Considering the potential danger they pose to operations, the Pentagon is investigating resilient methods for thwarting denial-of-service attacks (emphasis added):
Today, attackers have a relatively easy time aiming bogus traffic at computer servers to knock them offline. One reason is that computer systems often are consolidated, making for a wide target area. Another weakness is the predictable behavior of systems that support Web services. And finally, certain types of DDoS attacks that evince little malicious traffic go undetected.
Researchers chosen by the Defense Advanced Research Projects Agency will attempt to deny attackers such openings through a three-year program called Extreme DDoS Defense, according to Pentagon officials. The tentative start date is April 1, 2016.
The stability of agency operations, banking, online gaming and many other daily activities are at stake here.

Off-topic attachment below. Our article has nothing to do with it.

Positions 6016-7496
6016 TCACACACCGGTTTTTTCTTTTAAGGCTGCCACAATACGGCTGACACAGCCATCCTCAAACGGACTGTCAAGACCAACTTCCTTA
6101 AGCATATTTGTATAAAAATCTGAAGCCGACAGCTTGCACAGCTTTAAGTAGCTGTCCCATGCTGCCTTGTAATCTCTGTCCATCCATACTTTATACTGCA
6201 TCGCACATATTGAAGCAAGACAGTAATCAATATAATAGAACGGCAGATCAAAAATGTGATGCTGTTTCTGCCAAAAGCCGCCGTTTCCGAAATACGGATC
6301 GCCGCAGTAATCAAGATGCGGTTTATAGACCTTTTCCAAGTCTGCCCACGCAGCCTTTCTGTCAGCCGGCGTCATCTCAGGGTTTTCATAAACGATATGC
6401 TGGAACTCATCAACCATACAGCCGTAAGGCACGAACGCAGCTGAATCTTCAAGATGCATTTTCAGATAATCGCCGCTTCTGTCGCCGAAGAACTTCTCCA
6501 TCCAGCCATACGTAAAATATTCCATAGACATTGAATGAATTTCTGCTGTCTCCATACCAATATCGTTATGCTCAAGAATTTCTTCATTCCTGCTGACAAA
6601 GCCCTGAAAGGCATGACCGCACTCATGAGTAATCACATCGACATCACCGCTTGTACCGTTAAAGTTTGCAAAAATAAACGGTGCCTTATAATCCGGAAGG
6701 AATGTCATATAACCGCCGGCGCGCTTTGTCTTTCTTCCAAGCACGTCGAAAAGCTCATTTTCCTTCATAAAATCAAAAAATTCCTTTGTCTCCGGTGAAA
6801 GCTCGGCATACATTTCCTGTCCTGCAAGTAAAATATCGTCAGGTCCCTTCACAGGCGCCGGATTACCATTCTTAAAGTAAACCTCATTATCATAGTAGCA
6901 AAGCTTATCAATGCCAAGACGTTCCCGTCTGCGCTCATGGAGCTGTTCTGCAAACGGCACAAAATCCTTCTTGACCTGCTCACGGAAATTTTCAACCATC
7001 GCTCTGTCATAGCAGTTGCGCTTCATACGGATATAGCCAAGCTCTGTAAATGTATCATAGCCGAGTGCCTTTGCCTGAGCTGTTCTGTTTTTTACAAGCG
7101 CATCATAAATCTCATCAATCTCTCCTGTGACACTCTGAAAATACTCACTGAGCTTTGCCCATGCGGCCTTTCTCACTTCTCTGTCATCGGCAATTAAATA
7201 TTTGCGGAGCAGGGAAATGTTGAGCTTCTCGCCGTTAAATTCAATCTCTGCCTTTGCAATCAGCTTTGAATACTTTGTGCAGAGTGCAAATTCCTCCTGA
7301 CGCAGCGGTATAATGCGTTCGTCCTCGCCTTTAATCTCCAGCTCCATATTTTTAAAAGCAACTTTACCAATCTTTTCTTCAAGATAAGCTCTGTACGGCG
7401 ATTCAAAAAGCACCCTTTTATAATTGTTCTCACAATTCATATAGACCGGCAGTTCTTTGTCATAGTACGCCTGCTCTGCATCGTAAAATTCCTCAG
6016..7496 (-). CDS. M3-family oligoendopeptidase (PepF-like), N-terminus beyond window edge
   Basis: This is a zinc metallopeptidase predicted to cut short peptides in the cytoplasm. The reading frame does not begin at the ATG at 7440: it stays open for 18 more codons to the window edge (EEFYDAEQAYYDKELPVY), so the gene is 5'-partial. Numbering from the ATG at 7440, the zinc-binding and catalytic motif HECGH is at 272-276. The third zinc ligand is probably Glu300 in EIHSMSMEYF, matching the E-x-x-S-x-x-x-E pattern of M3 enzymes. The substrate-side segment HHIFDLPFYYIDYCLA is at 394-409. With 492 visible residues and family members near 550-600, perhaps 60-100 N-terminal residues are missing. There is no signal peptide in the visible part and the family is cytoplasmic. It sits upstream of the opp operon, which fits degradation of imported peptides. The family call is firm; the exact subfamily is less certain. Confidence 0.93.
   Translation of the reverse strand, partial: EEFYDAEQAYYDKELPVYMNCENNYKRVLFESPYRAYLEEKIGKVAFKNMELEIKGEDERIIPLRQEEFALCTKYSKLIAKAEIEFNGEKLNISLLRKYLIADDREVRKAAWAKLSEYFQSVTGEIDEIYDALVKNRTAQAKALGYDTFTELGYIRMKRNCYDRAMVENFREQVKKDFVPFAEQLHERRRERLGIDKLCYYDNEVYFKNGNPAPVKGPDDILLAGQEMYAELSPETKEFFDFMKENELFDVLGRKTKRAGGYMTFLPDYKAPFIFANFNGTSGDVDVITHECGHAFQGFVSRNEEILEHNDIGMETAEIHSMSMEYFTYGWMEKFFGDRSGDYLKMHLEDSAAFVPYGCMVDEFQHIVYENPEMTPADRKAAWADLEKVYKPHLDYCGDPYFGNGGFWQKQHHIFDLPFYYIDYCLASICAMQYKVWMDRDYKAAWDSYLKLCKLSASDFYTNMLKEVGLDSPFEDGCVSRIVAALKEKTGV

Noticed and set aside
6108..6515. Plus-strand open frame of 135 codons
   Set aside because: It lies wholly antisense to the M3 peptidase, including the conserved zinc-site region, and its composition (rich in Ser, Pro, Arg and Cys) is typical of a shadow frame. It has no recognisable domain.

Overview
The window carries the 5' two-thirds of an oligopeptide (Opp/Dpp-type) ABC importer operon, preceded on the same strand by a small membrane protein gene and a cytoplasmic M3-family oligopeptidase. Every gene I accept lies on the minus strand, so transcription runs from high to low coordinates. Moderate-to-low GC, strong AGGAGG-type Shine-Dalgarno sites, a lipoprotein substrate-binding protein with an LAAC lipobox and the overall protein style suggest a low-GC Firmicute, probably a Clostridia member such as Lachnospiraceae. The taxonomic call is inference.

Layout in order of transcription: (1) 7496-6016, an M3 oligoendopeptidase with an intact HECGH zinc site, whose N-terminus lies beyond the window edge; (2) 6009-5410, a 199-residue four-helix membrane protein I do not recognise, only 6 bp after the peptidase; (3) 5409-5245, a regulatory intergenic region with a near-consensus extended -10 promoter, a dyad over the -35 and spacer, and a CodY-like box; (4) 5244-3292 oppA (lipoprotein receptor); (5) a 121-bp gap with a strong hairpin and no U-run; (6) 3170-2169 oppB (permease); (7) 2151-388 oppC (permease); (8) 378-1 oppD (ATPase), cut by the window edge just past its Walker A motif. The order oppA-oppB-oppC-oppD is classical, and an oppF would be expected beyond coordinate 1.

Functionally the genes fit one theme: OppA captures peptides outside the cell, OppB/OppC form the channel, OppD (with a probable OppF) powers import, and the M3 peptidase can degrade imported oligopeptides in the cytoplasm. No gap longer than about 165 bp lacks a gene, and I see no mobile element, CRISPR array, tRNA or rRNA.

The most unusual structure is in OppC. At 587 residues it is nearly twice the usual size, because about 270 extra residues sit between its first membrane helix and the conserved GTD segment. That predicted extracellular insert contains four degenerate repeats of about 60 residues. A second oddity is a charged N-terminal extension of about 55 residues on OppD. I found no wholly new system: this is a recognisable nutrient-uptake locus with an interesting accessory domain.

A DDoS attack against Estonia in 2007 allegedly orchestrated by Russian-backed hackers downed government and industry Internet access nationwide for two weeks. More recently, crooks have begun offering Luddites DDoS-for-hire services at subscription rates of $10-$300 a month, according to journalist Brian Krebs.
Lizard Squad, a major provider, allegedly was behind several persistent attacks on online gaming services Xbox and PlayStation. A string of 2011 cyber assaults against Wall Street banks, including Capital One and SunTrust Banks, was attributed to Iranian hackers.
Just this month, at the annual Black Hat security conference in Las Vegas, Trend Micro researchers said they observed attackers trying to overpower systems in Washington that monitor the physical security of gas pumps. Luckily, the devices were fake “honeypot” traps.